Nick Herbert renews call for 'zero landfill' in West Sussex

Arundel & South Downs MP Nick Herbert has renewed his call for an end to landfill in West Sussex.

Mr Herbert was speaking on Sunday (31 May) at a major fundraising event organised by campaigners fighting proposals to dump 4.7 million tonnes of rubbish at Laybrook Brickworks near Thakeham.

Mr Herbert, who is Shadow Secretary of State for the Environment, Food and Rural Affairs, said it was unacceptable that local communities in Thakeham and Small Dole should have to put up with the noise, traffic, pollution, flies, smell and litter from landfill sites.

The MP added that the methane produced by landfill is 23 times more damaging in terms of global warming than carbon dioxide.

In a renewed call for a policy of ‘zero landfill', Mr Herbert said that there were better ways to deal with waste; that we should reduce packaging, increase recycling rates and convert more of our waste into energy.

In February, there was cause for celebration in West Sussex when proposals for a new landfill site at Rock Common near Washington were rejected after the County's Planning Committee heard evidence from local campaigners, councillors and Nick Herbert.

However, Mr Herbert has warned that the war against landfill is far from won.  Following publication of the final South East Plan last month, West Sussex still faces the prospect of having to accept nearly 2 million tonnes of rubbish from London. 

And, with the planning application for a landfill site at Laybrook imminent and the recent extension of the Horton Landfill Site near Small Dole, local communities still face an uncertain future. 

Last month, Mr Herbert met with the Small Dole Action Group once again and relayed their concerns to West Sussex County Council.  A few days later, the Action Group and David Barling met with Council Leader Henry Smith who agreed to look into some of the planning issues at Small Dole to ensure that local residents have more of a say over future plans for the site.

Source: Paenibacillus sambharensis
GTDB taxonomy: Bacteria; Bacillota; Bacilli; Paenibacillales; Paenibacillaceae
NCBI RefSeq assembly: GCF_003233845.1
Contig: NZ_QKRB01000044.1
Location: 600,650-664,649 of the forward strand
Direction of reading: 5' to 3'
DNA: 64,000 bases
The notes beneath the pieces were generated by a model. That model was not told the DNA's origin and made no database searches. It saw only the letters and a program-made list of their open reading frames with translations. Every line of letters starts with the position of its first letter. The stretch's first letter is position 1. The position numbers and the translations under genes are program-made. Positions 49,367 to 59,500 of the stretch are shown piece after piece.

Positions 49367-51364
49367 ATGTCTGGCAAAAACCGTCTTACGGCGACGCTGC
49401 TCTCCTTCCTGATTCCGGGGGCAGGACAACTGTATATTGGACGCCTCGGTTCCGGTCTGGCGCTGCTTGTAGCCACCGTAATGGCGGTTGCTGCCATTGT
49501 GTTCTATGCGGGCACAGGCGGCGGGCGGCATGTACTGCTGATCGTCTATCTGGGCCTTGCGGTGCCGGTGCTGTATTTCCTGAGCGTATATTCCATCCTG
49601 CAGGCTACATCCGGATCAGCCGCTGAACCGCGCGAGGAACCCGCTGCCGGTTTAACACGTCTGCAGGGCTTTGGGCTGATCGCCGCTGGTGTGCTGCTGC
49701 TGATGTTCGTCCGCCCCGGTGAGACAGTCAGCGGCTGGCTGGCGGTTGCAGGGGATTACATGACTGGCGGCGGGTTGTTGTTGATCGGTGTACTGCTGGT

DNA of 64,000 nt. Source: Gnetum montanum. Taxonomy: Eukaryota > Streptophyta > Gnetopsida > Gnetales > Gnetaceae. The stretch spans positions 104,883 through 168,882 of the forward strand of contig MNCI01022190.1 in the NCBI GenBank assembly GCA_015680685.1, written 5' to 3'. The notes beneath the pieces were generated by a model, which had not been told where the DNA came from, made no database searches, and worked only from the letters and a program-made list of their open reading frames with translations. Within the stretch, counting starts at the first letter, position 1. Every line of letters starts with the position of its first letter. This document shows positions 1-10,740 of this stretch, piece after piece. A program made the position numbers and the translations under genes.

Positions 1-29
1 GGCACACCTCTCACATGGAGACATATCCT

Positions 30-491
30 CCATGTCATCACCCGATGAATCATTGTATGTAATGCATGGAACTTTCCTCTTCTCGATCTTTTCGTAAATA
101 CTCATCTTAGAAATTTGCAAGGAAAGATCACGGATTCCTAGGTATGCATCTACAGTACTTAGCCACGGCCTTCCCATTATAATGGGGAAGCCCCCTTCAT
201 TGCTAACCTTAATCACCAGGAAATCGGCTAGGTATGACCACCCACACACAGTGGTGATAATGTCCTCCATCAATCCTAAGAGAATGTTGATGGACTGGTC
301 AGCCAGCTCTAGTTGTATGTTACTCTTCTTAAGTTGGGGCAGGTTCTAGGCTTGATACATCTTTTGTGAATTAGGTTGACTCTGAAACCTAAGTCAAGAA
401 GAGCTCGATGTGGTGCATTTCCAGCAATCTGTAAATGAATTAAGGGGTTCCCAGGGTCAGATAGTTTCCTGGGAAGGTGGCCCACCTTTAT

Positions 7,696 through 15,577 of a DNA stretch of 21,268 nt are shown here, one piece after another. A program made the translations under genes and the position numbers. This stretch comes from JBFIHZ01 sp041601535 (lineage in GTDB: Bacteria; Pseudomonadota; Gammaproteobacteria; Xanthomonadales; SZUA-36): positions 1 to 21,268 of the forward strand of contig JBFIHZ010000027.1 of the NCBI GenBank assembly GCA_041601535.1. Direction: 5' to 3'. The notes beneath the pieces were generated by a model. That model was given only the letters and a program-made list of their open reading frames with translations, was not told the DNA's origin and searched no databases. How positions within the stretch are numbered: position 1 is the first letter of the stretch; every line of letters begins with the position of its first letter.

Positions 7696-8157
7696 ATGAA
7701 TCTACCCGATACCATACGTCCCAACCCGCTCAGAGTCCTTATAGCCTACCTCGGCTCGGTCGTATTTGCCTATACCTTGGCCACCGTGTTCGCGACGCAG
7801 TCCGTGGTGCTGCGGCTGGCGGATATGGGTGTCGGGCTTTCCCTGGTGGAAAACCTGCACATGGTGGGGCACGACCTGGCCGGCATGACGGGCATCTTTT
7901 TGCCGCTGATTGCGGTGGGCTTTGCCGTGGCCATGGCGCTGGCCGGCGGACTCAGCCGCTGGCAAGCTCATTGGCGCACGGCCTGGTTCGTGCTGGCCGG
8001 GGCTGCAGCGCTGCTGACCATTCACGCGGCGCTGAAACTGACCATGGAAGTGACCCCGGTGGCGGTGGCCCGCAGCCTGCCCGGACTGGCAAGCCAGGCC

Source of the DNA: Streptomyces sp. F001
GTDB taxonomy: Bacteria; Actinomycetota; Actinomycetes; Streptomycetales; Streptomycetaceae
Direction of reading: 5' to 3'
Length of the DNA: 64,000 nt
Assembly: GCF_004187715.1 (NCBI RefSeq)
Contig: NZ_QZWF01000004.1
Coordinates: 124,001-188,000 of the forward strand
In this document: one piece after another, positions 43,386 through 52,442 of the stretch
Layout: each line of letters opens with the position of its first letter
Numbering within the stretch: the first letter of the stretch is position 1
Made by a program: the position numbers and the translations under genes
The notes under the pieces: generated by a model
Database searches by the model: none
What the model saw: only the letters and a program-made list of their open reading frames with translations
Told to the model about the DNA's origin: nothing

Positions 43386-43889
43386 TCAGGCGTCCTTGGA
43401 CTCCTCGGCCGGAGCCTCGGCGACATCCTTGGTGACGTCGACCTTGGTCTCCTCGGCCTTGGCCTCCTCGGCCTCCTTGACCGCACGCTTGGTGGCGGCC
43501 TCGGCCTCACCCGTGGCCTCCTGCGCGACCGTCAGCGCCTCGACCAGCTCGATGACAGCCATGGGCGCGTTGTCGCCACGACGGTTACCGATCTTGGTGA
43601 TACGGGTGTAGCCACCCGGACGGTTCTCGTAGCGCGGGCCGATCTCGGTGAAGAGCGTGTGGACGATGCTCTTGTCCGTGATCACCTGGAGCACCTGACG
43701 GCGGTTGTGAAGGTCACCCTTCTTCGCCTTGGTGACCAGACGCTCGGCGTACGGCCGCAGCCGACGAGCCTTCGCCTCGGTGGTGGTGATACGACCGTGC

At Sunday's event, Mr Herbert pledged that he would continue to give his strong backing to local communities in their battle against landfill. 

Mr Herbert commented: "Our successful fight to save our local hospital services showed that people power can work.  So I urge local people to fight on to prevent rotting rubbish from being dumped in your community.

"If you want to know what it's like to live next to a landfill site, just ask people down the road at Small Dole, who for years have had to put up with the flies, smell, lorries and disruption.  We've successfully stopped landfill at Washington.  Now we must stop it at Laybrook, too.  I will do everything I can to support you.  In the 21st Century, it's time to end landfill, and the environmental damage it does, for good."

Mr Herbert was joined at the event by Sir Charles Burrell, owner of Knepp Castle, and Horsham MP Francis Maude whose constituency is affected by the proposals for Laybrook.

Ends

 

Notes for Editors

1. The picnic concert, organised by Thakeham Village Action, was held at Knepp Castle on Sunday 31 May from 3pm with the kind permission of Sir Charles and Lady Burrell. It attracted around 500 people and raised more than £18,000 for the campaign against proposals for a landfill site at Laybrook.

2. For the website of Thakeham Village Action (TVA), who are campaigning against the proposed landfill site at Laybrook Brickworks near Thakeham, visit http://www.thakehamvillageaction.org.uk/.

3. For details of TVA's campaign, visit http://www.nolaybrooklandfill.co.uk/.

4. For the website of the Small Dole Action Group, visit http://smalldole.com/.

5. Following a ‘waste summit' organised by Nick Herbert last year, the Chanctonbury Landfill Action Group (CLAG), Thakeham Village Action (TVA) and the Small Dole Action Group (SDAG) joined forces to form a new campaigning organisation called Zero Landfill. For further details, visit http://www.nolaybrooklandfill.co.uk/pages/zerolandfill/.

Ed Barker